So another year passes and on our third wedding anniversary it was time for another another meal out in town. My wife is in the middle of reading The Wind Up Bird Chronicle by Haruki Murakami and so is a little obsessed by all things Japanese at the moment. That helped me choose which cuisine and the belt tightening that I think we're all feeling a need for at the moment meant we couldn't be too extravagant. A perfect compromise seemed to be this restaurant situated on the 2nd floor of The Oxo Tower. Nice venue with great views of the river (albeit through some scaffolding at the moment - but hey, it was dark, you couldn't really tell) and a menu which looked like it wouldn't break the bank.
Here's the blurb: In Japan the Ganko Ojisan are the keepers of the flame, acolytes who are devoted to the details of the fire. They have studied fire and learned its secrets, appreciate its subtleties and respect its temperament. They know the hottest fire is not the best fire. For them only the finest charcoal will do and that has to be bincho.
And what does that mean? Well the open plan kitchen shows you several of these 'acolytes' manning a long grill. It's like Japanese tapas with a selection of dishes available on bamboo skewers (minimum order of 2 skewers each time) as well as soups, salads and other appetisers too. There's a wide selection of sake, if you like that kind of thing, and lovely Asahi beer if you don't.
We started with a sashimi salad which had nice pieces of squid, seaweed and salmon but with a dressing so tart it made the leaves rather unpalatable. Our skewers included tuna, quails eggs, mushrooms wrapped in bacon (the combination of the last two like an English breakfast) and some plump king prawns. I believe in expanding your taste buds whenever possible and on the gamut of food programmes on TV at the moment I often see people rhapsodising about pork belly (which always looks like a load of fat to me). So we ordered some. Our waiter nodded approvingly, which seemed like a good sign, and I have to say that it was lovely. Soft, melt-in-the-mouth, tastiness.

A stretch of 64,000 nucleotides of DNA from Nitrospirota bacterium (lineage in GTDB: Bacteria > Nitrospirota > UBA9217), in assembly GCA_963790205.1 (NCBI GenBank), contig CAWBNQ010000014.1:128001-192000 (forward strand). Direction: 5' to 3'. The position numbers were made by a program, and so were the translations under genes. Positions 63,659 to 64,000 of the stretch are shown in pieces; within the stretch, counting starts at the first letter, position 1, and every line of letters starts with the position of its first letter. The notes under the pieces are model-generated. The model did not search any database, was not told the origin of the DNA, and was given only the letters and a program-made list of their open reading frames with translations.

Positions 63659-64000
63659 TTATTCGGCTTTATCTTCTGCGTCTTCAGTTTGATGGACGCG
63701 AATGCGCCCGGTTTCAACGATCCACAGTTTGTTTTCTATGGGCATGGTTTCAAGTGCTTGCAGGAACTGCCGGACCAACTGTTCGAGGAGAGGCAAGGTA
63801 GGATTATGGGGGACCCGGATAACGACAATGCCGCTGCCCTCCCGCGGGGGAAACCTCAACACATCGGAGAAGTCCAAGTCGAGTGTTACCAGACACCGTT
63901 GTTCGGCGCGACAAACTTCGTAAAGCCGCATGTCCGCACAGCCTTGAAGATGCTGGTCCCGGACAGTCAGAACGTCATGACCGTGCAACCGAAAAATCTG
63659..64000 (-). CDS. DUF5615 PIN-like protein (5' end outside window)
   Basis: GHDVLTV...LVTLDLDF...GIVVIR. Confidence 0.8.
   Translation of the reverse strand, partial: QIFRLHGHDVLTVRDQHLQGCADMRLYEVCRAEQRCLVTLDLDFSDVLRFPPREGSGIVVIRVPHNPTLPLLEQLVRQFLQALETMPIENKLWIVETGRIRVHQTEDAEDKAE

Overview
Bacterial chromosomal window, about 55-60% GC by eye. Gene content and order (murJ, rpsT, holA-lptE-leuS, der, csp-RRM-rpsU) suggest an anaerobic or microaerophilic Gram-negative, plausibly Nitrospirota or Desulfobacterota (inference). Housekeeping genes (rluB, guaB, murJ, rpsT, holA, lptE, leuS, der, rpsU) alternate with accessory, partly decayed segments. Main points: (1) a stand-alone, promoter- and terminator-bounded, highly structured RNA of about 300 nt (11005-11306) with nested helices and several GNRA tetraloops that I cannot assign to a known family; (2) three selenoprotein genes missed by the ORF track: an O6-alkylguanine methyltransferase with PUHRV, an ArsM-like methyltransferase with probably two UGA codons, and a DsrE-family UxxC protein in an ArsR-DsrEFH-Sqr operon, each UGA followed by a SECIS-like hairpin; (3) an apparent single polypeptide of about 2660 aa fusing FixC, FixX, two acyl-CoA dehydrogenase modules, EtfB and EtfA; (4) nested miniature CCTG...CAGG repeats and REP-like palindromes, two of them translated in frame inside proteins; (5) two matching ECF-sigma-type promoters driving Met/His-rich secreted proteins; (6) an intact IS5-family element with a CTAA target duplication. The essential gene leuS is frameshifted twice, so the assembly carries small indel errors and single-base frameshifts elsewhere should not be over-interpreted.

After all that we had what they refer to as a traditional finisher; Ocha zuke—a mixture of rice and green tea served with Japanese pickles. A bit strange, ours was the version with seaweed and sesame, and it is literally a bowl of rice which they then pour green tea over. The pickles were a tiny amount of pickled seaweed and a dab of wasabi, so not much to get excited about, but it was quite refreshing. Japanese cuisine isn't famed for its puddings so we played safe with a layered banana cake (pretty, but a bit dry) and green tea ice cream and a baked chocolate dessert which was supposed to be served with mirin ice cream (a sweet rice wine) but actually came with ginger and honey ice cream.
The waiting staff were pleasant and helpful throughout, standing by with palm pilots ready to take the next order, or explain something to novices like us. We weren't blown away by the food but with prices starting from just £1 a skewer it's an inexpensive way to sample Japanese food in a lovely location. If you're on the South Bank and looking for something a little different, you could do far worse.
Bincho Yakatori's website